CUPPED OPTIC NERVE

CUPPED OPTIC NERVE

 

Cupped optic nerve is a consequence of many disorders, and rarely may be because of physiological changes that have no unwanted consequence.

Cupping of optic nerve can be seen with many neurological disorders, or even benign tumors, all of which are easily treatable.

Patient history, tests about visual field, and fundoscopic examinations help doctors to diagnose your condition.

In this article we will go through the causes of cupped optic nerve, which are as follows:

 

Ocular hypertension.

Glaucoma.

Optic neuropathy.

Pituitary adenoma.

Physiological cupping.

Other than the causes, we will talk about:

When to see a doctor.

Treatment.

Takeaway.

 

 

OCULAR HYPERTENSION

The pressure which is present inside your eye is known as intraocular pressure.

Ocular hypertension is a term used in cases where this normal intraocular pressure is higher than just normal.

We measure the normal eye pressure in mmHg, which is in between 10-21 mmHg. Whenever intraocular pressure of your eyes goes beyond 21 mmHg, it is known as ocular hypertension.

Even though optic nerve in normal ocular hypertension is normal, but in case this hypertension increases and you have cupped optic nerve, condition will be known as glaucoma. Having ocular hypertension puts you at severe risk of having glaucoma.

 

GLAUCOMA

Glaucoma is a group that consists of different eye diseases that result in the damage of the optic nerve, which is essential for good vision.

This damage is usually caused by abnormally high pressure in your eye.

It is one of the leading causes of irreversible blindness in people ages more than 60 years. Even though it can be seen in any age, but more commonly glaucoma is seen in older people.

There are no warning signs in many of the forms of glaucoma. The effects are so gradual that you may not notice any change in vision until the disease is advanced.

Glaucoma can either be open-angled, or closed-angled. Symptoms of these two types are different from each other, but cupped optic nerve is seen in both of them.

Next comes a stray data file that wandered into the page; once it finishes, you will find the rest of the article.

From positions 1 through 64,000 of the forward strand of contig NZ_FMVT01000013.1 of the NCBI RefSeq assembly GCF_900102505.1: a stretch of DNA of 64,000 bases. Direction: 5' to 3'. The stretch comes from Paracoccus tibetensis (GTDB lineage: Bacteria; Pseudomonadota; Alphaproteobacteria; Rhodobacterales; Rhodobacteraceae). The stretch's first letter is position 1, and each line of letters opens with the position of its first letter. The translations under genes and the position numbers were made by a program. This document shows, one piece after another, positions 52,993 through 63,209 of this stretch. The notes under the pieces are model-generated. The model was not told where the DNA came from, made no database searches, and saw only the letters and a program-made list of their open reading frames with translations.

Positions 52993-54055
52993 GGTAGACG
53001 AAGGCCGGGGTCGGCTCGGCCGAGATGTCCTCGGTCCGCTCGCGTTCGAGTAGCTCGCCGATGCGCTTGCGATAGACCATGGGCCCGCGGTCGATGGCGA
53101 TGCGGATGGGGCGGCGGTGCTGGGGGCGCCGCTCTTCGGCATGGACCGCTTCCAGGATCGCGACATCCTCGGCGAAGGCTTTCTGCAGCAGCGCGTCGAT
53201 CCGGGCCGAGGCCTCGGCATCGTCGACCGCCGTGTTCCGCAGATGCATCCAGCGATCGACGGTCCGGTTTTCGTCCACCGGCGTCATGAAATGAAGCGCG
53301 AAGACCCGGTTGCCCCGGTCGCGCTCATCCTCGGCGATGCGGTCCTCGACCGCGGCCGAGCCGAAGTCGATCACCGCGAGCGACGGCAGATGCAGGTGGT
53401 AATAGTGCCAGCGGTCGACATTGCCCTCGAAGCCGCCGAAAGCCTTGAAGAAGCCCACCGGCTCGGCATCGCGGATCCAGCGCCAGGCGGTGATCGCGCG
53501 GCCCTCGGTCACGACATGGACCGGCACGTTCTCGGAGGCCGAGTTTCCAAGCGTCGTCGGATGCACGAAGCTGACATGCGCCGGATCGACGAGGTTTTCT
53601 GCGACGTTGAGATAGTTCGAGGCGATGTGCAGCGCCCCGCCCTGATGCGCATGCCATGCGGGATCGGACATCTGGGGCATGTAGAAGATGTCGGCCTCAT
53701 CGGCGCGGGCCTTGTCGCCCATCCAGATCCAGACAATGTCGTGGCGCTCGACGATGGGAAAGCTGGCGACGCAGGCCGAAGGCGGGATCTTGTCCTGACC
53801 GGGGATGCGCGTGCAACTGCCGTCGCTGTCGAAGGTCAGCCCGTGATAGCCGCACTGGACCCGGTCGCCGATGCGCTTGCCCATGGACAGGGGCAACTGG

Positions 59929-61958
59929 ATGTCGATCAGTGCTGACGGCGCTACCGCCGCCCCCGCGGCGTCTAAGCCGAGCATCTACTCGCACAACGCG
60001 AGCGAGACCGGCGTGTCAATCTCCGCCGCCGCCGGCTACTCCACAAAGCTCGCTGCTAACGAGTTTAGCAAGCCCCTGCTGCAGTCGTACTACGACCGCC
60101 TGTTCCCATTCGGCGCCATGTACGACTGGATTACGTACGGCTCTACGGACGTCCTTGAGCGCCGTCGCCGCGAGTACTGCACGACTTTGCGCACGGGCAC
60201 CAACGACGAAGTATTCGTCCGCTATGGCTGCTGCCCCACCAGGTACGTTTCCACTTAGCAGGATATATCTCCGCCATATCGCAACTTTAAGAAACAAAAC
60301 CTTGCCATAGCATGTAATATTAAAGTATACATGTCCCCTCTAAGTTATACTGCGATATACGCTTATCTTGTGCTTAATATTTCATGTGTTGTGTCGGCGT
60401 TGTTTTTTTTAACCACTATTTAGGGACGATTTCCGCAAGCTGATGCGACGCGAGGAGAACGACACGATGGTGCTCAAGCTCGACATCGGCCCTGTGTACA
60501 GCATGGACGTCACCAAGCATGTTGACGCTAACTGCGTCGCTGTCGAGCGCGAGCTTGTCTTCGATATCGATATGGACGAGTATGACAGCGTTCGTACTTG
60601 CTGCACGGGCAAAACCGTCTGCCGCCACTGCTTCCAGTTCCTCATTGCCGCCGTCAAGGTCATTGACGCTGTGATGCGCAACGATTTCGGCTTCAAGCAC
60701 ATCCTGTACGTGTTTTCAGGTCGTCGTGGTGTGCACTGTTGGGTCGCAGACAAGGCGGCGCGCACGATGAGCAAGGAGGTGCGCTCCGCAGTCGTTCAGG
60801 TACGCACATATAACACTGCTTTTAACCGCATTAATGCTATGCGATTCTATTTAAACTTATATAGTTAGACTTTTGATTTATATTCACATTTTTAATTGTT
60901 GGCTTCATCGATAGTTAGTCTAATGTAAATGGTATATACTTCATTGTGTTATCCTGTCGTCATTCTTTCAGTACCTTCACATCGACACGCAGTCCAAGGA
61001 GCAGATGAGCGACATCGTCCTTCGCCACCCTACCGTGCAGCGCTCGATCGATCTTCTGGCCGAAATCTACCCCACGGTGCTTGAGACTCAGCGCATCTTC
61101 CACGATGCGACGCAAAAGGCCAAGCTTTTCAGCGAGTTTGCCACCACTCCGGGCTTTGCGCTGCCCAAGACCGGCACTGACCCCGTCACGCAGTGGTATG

Symptoms of open-angled glaucoma:

  • Blind spots (areas where you cannot see anything; area that appears black) in central or peripheral vision. This can occur in one eye only (unilateral), or in both the eyes (bilateral) which is usually the case.
  • In advanced stages of this type of glaucoma, you may experience tunnel vision.

Symptoms of closed-angle glaucoma:

  • Headache that is often severe.
  • Pain in the eye(s).
  • Vomiting and nausea.
  • Blurred vision.
  • Light halos.
  • Redness of the eyes.

You might be at a risk of suffering from glaucoma if your have a high intraocular pressure (internal eye pressure), if you are above 60 years of age, if you have someone in your family who has glaucoma, if you have some underlying medical conditions (like diabetes, diseases related to heart, sickle cell anemia, or high blood pressure), if you have myopia (near-sightedness) or hypermetropia (far-sightedness) that is severe, if you have had an eye surgery, or if you have been taking steroid medication for a long time (especially in the form of eyedrops).

Never miss the opportunity to check with a doctor in case you see any symptoms, especially if you are at high risk of having glaucoma as it, eventually, will cause blindness if left untreated.